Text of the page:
The times may be unprecedented, but Sarver Heart Center faculty, fellows and students continue to advance research, scholarship and leadership. Here are some rays of normalcy during a time filled with challenges.
The physical gathering was sparse, but the virtual gathering was viewed around the world as five fellows graduated from the Cardiovascular Disease Fellowship, two from Interventional Cardiology, and one from Cardiac Electrophysiology.
UArizona Sarver Heart Center physician-scientist Dr. Khadijah Breathett wins international career award she will use to advance her research on health disparities in cardiovascular disease.
Catherine Foley Jerman, MD, and Akshay Roy-Chaudhury, MD, are the 2020 recipients of the Zenas B. Noon Award for Excellence in Cardiology from the University of Arizona Sarver Heart Center. Dr. Noon was a physician who served Nogales, Ariz. His family established the award because of their gratitude for the care Dr. Noon received from the cardiology faculty.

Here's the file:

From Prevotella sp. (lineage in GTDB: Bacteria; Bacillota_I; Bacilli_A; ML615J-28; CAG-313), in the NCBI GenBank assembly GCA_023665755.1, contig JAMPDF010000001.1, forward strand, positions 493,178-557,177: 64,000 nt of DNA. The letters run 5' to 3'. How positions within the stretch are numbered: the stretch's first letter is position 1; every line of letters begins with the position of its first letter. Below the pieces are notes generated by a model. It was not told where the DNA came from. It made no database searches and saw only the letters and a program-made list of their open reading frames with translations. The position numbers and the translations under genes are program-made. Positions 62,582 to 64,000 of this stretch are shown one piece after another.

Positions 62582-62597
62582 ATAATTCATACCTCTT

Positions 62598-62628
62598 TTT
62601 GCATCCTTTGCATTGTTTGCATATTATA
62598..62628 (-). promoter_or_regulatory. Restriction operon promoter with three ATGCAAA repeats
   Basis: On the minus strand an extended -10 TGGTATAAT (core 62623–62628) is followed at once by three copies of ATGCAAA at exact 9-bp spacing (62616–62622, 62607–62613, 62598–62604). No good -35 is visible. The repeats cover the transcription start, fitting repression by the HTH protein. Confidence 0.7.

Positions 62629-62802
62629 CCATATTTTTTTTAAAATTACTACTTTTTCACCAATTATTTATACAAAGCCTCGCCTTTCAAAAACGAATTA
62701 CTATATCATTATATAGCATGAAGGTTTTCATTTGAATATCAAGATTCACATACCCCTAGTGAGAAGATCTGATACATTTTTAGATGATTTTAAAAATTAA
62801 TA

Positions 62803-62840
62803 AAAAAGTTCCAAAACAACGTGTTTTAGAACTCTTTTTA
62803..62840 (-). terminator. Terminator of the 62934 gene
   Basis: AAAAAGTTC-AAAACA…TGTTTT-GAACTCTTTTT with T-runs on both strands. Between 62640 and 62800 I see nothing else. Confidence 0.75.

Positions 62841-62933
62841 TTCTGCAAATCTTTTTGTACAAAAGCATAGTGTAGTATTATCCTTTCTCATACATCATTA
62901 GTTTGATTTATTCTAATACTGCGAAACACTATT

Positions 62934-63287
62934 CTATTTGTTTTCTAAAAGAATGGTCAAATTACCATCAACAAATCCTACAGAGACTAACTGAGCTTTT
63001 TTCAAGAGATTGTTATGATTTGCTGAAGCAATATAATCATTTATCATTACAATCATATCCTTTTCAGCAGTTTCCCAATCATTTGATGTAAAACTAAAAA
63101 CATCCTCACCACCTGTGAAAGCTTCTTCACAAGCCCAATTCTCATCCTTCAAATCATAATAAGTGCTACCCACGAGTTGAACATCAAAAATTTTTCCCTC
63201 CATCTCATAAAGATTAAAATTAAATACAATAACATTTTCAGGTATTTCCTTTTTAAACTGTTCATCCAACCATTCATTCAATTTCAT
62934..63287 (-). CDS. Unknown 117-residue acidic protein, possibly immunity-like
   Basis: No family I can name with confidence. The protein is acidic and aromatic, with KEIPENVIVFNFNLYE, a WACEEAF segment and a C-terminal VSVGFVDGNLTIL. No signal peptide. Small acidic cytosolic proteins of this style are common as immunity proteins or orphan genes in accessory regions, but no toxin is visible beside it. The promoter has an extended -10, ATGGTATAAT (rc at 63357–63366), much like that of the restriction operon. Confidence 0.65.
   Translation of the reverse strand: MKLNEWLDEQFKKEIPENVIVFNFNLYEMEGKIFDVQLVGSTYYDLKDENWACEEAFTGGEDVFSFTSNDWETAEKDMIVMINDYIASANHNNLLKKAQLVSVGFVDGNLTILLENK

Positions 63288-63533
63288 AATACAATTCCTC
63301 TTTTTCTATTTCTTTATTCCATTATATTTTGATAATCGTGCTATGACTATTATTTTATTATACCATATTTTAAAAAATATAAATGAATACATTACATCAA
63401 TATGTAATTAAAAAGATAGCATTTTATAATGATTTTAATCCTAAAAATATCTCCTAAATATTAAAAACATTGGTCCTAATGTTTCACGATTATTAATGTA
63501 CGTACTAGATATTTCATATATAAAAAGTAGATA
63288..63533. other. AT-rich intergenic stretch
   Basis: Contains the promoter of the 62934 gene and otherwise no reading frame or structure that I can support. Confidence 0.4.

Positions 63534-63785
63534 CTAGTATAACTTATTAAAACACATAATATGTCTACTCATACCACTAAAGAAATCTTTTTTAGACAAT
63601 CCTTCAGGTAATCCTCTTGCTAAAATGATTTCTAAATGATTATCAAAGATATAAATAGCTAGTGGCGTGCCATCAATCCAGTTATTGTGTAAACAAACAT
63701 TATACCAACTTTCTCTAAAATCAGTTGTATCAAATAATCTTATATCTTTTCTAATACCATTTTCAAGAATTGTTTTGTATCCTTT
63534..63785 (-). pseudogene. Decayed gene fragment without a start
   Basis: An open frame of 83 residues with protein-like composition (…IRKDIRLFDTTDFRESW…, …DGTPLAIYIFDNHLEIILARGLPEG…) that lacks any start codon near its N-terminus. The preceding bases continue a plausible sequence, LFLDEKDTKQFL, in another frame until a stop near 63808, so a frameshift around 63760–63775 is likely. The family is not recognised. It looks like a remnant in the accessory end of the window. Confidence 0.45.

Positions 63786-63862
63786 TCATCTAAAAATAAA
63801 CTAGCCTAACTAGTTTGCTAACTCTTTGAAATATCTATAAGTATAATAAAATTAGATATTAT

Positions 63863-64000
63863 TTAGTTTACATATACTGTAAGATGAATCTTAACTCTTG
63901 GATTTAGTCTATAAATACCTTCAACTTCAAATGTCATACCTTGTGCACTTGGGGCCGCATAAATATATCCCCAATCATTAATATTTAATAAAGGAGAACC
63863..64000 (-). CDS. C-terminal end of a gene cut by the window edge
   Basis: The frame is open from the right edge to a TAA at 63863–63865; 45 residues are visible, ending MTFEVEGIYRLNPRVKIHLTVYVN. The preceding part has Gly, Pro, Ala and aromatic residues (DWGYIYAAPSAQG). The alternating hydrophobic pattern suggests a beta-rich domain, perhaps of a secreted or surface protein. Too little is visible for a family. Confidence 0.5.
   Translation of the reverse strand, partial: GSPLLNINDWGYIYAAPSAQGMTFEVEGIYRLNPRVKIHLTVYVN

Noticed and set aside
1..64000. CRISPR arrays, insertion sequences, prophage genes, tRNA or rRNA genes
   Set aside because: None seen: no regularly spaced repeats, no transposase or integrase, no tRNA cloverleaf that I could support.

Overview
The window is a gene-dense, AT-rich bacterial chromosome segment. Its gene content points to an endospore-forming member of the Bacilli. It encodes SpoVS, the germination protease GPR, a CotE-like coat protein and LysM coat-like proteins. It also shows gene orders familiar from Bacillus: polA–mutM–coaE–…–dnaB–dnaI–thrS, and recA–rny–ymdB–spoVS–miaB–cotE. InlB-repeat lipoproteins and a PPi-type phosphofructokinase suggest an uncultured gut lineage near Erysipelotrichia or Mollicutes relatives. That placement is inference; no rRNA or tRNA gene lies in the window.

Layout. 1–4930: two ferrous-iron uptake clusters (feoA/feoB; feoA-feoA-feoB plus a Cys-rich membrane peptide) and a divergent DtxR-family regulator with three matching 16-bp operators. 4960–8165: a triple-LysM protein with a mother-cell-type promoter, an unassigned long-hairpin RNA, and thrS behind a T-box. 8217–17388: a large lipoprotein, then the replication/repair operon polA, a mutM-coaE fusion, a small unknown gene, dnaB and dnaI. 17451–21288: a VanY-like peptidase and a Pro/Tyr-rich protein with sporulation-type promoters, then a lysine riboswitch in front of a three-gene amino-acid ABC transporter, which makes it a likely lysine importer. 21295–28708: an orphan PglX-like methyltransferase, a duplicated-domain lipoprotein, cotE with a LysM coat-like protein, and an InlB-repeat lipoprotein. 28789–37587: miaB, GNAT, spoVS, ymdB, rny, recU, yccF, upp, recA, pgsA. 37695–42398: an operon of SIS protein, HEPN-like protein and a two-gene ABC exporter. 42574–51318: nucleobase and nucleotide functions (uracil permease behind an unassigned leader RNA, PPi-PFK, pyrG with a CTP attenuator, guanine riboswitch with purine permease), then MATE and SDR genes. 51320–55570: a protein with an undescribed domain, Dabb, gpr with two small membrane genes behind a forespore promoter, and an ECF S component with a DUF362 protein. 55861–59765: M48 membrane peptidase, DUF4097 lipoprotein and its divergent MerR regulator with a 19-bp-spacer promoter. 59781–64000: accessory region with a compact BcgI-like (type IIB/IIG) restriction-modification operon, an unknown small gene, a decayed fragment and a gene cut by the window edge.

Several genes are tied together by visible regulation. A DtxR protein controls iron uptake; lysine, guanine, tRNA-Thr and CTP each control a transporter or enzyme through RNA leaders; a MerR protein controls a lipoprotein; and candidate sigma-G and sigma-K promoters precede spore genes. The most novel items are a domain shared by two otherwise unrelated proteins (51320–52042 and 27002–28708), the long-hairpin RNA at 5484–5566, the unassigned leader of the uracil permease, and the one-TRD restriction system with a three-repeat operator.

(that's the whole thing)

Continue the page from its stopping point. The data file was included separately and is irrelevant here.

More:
Maryam Hosseini, MD, a second-year internal medicine resident, was selected as the 2020 recipient of the Charles W. Hall Jr. and Virginia C. Hall Memorial Award.
Sarver Heart Center's life-saving CPR trainings are made possible in large part due to the dedication of University of Arizona student volunteers. This season we celebrate three volunteers who graduated.
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While the COVID-19 pandemic has amplified racial and ethnic health disparities, these issues have been apparent in care for patients with chronic conditions. Individual and genetic risk factors, physician bias and social determinants contribute to the inequities. Dr. Khadijah Breathett chaired the writing committee for the American Heart Association Scientific Statement.
The University of Arizona Sarver Heart Center director will co-lead the innovative program with Dr. Ronald Hammer to match students with faculty mentors to train in research design and methodology, biostatistics and responsible conduct of research relevant to human health and disease.
University of Arizona president, Dr. Robert Robbins announced in April his plans to resume in-person classes Aug. 24, bringing back 45,000 students and 15,000 faculty and staff for fall 2020.